## 1 U236585  2009     3
## 2 U292359  2010     6
## 3 U245384  2013     0
## 4 U206293  2014    19
## 5 U407089  2015    43
## 6 U453237  2016     0
## 7 U356866  2017    21

You can also use mutate after group_by. The following example calculates subject-mean-centered scores by grouping the scores by user_id and then subtracting the group-specific mean from each score. Note the use of gather to tidy the data into a long format first.

5.5.7 All Together

A lot of what we did above would be easier if the data were tidy, so let’s do that first. Then we can use group_by to calculate the domain scores.

It is good practice to use ungroup() after using group_by and summarise. Forgetting to ungroup the dataset won’t affect some further processing, but can really mess up other things.

Then we can spread out the 3 domains, calculate the total score, remove any rows with a missing (NA) total, and calculate mean values by year.

## Parsed with column specification:
## cols(
##   .default = col_double(),
##   date = col_date(format = "")
## )
## See spec(...) for full column specifications.

5.6 Additional dplyr one-table verbs

Use the code examples below and the help pages to figure out what the following one-table verbs do. Most have pretty self-explanatory names.

5.6.1 rename()

## [1] "sepal_length" "sepal_width"  "petal_length" "petal_width" 
## [5] "Species"

Almost everyone gets confused at some point with rename() and tries to put the original names on the left and the new names on the right. Try it and see what the error message looks like.

5.6.2 distinct()

## # A tibble: 5 x 2
##      id dv   
##   <int> <chr>
## 1     1 A    
## 2     2 B    
## 3     3 C    
## 4     4 D    
## 5     5 E

5.6.3 count()

## # A tibble: 3 x 2
##   Species        n
##   <fct>      <int>
## 1 setosa        50
## 2 versicolor    50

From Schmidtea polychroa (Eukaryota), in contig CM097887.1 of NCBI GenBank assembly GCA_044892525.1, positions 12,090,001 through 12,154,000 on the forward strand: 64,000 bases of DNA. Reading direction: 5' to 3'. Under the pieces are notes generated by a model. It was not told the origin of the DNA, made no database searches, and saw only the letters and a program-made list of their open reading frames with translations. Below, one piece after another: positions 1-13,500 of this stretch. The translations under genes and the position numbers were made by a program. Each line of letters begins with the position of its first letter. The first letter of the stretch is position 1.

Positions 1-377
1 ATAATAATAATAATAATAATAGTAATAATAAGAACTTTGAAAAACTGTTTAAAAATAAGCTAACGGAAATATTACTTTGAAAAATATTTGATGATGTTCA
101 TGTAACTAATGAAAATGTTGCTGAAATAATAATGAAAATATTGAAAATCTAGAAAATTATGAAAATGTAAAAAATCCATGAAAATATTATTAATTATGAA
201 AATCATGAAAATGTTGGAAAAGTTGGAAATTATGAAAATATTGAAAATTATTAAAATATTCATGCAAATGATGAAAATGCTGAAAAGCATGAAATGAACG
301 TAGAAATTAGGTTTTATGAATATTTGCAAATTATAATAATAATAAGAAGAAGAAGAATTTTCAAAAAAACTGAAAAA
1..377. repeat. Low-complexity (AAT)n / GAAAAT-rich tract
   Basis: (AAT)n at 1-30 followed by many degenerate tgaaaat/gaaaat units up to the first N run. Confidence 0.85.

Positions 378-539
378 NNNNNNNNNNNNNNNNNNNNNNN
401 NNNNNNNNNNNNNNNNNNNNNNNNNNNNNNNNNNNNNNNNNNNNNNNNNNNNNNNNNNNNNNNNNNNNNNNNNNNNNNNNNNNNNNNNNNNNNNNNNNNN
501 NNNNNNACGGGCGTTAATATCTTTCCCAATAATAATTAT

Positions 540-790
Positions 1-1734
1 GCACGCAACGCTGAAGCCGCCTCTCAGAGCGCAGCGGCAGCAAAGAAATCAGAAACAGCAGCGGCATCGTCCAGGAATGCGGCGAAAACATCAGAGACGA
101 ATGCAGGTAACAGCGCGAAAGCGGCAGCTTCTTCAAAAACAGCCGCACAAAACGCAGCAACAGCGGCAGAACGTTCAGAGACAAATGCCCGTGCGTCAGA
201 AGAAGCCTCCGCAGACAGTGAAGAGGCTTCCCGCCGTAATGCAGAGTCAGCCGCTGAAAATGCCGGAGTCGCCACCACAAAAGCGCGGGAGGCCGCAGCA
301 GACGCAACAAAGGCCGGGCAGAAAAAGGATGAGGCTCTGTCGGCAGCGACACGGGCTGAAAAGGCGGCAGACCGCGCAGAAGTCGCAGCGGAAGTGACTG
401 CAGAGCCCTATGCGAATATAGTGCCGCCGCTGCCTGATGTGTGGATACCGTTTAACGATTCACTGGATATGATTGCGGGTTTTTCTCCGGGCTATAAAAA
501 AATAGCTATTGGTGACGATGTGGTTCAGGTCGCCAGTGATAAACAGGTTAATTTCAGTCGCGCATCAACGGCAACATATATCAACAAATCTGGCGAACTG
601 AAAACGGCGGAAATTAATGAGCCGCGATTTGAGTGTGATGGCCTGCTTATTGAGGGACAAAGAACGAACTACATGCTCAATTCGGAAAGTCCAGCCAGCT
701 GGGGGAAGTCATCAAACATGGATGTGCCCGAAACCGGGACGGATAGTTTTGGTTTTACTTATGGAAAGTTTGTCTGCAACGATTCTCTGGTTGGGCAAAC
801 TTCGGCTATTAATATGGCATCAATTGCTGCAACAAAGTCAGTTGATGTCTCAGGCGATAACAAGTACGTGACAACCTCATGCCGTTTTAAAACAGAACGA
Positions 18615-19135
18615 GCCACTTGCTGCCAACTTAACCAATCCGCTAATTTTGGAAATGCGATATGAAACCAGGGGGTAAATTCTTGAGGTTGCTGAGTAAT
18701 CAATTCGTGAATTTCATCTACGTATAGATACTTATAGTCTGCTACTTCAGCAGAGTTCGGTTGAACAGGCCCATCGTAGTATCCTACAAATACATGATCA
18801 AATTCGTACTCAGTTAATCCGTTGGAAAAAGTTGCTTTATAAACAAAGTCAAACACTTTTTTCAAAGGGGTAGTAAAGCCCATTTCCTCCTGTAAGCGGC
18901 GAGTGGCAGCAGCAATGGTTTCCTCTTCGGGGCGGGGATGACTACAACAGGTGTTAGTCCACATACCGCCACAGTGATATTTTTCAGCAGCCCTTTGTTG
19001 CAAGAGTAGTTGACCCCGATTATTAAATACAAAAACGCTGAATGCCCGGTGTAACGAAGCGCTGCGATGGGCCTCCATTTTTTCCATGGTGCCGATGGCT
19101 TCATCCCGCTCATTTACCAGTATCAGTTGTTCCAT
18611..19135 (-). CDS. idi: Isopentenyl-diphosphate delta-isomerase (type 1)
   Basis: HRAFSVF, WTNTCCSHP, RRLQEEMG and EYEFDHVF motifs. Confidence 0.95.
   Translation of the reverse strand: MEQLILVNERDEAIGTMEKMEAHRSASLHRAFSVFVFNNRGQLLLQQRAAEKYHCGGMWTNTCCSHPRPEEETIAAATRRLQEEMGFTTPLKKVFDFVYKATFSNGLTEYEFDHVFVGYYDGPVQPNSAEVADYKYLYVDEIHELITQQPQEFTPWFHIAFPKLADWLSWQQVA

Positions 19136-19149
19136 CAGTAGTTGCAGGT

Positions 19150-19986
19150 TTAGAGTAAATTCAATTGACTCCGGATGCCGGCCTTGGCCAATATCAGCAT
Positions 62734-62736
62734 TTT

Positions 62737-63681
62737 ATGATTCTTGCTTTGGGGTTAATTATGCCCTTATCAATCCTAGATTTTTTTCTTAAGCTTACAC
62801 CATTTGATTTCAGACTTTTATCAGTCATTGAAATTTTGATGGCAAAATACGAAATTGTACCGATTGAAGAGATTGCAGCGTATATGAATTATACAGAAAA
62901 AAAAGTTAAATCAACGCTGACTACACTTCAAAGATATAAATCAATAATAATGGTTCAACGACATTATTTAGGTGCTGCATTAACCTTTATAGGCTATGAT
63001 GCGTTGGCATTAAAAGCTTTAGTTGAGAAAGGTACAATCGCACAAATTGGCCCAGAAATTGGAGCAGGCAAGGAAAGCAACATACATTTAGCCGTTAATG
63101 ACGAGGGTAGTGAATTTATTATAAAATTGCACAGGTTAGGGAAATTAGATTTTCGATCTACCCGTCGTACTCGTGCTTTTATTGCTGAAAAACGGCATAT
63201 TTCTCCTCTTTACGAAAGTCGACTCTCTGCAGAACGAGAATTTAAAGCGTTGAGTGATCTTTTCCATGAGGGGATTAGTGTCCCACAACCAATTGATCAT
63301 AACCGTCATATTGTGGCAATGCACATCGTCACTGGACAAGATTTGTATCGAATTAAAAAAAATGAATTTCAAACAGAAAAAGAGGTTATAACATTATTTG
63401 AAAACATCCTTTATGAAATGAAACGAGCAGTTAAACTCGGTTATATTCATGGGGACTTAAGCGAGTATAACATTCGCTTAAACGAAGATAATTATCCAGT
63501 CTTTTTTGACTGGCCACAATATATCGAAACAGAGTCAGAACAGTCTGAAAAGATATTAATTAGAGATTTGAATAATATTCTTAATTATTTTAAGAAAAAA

## 3 virginica     50

5.6.4 slice()

## # A tibble: 5 x 2
##      id condition
##   <int> <chr>    
## 1     3 A        
## 2     4 B        
## 3     5 A        
## 4     6 B        
## 5     9 A

5.7 Window functions

Window functions use the order of rows to calculate values. You can use them to do things that require ranking or ordering, like choose the top scores in each class, or acessing the previous and next rows, like calculating cumulative sums or means.

The dplyr window functions vignette has very good detailed explanations of these functions, but we’ve described a few of the most useful ones below.

5.7.1 Ranking functions

## # A tibble: 10 x 9
## # Groups:   class [2]
##       id class grade row_number  rank min_rank dense_rank quartile
##    <int> <chr> <dbl>      <int> <dbl>    <int>      <int>    <int>
##  1     1 Data…    16          1   1          1          1        1
##  2     2 Data…    17          2   2.5        2          2        1
##  3     3 Data…    17          3   2.5        2          2        2
##  4     4 Data…    19          4   4          4          3        3
##  5     5 Data…    20          5   5          5          4        4
##  6     1 Stat…    14          1   1          1          1        1
##  7     2 Stat…    16          2   2          2          2        1